Monday, 24 January 2011

A new vintage buy

Wow. I guess I don't need to point out that the collar on this sundress is at maximum 70s. I love it on though.

The problem with clothing from the 1970s is that you can look like you're on your way to a fancy dress party. On the hanger I agree that this dress by Kati looks a little OTT, but it has a lot going for it. The cotton fabric (not polyester - whoohoo!) is cool and swishy, and the colours are fairly muted. I think my orange leather wedges from Faith will be the perfect partner and keep the 70s vibe going. Best of all, there is a teeny-tiny hole in the skirt. Yes, a blim burn. (as I believe they call it. ahem). This dress has seen some happy hippy afternoons in the park.

The dress cost £15 in the sale at Vien Vintage on Church Rd, Crystal Palace. The owner Vivienne has some great stock, and if you don't see the era you're after, ask. She may well have the perfect thing out the back.

Sunday, 23 January 2011


I think I'm probably breaking the first rule of writing about anything flower related by not titling this post something like 'Blooming Gorgeous'. Sorry. Anyway, as it's cold and miserable outside, I just bought some cut flowers to brighten the place up, and thought I would share some of the vases I've bought recently.

I got this little tank vase last week at St Christopher's Hospice shop for £1.50. I think it's really stylish and am at a loss as to why someone didn't want it. I cut these hot pink carnations right down so the heads are on the rim; I was going for the kind of arrangement you see in boutique hotels. I'm not sure if carnations have been rehabilitated enough to be allowed over the threshold of 5 star hotels, but I think they work really well here, a far cry from their 'petrol station' image.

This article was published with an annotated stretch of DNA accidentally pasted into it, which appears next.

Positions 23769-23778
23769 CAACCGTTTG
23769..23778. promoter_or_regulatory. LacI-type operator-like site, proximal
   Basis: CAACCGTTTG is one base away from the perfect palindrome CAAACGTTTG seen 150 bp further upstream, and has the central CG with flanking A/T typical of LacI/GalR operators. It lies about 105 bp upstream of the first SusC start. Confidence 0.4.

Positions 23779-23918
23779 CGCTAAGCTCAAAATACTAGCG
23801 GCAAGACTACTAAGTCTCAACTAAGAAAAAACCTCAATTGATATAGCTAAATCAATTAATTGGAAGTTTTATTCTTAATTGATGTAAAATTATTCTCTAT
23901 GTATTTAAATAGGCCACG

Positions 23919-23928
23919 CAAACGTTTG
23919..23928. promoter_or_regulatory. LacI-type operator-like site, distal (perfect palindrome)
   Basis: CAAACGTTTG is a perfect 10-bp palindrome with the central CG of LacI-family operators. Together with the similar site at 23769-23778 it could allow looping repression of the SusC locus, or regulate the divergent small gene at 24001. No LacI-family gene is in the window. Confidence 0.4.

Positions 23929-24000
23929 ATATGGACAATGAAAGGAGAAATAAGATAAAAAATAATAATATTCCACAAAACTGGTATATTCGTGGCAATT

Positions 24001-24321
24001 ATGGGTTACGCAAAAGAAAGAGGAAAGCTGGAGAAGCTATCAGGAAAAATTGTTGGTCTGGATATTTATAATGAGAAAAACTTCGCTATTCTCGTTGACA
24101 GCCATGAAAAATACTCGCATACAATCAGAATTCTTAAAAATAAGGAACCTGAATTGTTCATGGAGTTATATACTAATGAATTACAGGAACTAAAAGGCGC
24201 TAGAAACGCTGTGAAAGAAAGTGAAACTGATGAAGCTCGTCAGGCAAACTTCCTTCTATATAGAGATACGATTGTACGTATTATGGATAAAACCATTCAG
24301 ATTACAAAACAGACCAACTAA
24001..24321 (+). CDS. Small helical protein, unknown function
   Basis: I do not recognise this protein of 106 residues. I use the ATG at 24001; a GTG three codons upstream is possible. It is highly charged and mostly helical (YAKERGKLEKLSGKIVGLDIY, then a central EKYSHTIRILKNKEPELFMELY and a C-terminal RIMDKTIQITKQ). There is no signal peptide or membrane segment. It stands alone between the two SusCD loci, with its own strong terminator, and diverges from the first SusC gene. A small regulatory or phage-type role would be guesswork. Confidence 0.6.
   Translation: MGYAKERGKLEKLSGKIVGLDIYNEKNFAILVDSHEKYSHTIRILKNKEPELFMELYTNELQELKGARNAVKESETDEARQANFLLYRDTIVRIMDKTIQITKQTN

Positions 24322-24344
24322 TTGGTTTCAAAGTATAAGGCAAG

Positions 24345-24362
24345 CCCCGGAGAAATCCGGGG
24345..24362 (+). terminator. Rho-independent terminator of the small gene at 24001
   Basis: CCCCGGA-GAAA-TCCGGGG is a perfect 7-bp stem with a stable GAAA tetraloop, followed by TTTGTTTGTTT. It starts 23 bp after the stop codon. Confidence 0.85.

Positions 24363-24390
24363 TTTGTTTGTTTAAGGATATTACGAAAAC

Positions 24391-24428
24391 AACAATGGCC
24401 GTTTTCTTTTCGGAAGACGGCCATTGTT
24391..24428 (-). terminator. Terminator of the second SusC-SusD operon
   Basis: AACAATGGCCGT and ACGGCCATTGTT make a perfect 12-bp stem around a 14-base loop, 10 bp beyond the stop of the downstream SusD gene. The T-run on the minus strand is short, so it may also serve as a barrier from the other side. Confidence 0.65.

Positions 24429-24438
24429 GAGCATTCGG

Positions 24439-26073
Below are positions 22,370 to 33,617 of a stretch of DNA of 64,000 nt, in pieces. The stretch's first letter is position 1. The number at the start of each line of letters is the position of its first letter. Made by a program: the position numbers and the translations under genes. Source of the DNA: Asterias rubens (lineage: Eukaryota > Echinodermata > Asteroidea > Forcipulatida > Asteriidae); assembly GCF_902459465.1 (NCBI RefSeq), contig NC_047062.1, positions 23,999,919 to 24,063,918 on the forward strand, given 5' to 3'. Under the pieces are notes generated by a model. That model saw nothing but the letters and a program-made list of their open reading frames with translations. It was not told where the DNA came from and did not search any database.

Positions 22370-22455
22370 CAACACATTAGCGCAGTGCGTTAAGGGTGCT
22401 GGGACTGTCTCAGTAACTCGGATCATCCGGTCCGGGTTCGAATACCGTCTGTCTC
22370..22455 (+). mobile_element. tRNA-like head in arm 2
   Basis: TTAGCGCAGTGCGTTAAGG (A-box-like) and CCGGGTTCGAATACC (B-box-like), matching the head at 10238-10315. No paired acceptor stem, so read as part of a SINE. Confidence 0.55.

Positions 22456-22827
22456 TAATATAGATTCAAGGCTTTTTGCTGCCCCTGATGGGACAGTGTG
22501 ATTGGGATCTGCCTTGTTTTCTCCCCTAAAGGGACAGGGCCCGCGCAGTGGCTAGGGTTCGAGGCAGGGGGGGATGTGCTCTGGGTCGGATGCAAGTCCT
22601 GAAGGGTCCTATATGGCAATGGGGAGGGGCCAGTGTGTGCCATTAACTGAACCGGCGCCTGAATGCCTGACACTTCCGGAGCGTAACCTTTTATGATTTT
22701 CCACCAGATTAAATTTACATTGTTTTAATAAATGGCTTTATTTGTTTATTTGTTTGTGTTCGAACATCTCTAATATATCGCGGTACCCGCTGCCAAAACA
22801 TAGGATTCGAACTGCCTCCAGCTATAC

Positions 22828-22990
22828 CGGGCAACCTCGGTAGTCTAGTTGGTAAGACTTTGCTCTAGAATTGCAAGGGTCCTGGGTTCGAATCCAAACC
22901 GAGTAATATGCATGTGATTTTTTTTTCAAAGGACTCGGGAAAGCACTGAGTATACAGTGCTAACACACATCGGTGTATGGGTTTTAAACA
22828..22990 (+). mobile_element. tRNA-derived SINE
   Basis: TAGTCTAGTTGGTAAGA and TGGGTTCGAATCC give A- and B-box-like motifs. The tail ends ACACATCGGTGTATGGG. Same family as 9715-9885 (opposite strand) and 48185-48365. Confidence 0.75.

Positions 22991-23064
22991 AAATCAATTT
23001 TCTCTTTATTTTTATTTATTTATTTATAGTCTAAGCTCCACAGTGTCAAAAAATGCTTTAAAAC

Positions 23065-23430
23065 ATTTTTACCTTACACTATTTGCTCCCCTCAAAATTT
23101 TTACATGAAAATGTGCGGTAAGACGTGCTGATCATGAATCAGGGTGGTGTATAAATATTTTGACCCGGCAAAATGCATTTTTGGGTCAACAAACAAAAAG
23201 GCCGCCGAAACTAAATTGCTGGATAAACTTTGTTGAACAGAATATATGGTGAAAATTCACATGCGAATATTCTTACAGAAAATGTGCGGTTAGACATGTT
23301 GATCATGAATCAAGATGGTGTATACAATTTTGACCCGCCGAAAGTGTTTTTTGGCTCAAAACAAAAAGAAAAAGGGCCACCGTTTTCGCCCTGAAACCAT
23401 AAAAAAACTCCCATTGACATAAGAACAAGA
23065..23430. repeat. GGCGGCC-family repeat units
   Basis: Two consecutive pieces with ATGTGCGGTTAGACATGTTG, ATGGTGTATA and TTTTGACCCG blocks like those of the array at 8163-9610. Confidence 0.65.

The '4 leaf clover' edge vase was quite grubby around the base when I spotted it, but it cleaned up well with just some hot soapy water. It has a really pretty vintage feel to it, and the design makes it easy to arrange flowers so they stay where you've put them - I put just one flower per 'loop'. It's especially good for freesias but there wasn't much choice in the supermarket, so I put the remainder of the carnations in it.  It cost £2.00, so was cheaper than the bunch of flowers!

Above is my little collection of 1960s art glass bud vases. These were found in charity shops, on Ebay, and at a boot fair last year. None were more than a fiver, and the green and turquoise based ones were 50p each! These are ideal for a single stem picked from the garden - even a solitary pansy will look great - or when you accidentally lose the head of a flower from a bouquet. As the coloured glass is so pretty, they don't need even need flowers - just some light shining though onto a sunny windowsill. A warning though, they are prone to 'clouding' from hard water evaporation, which can be impossible to remove, so do clean them promptly.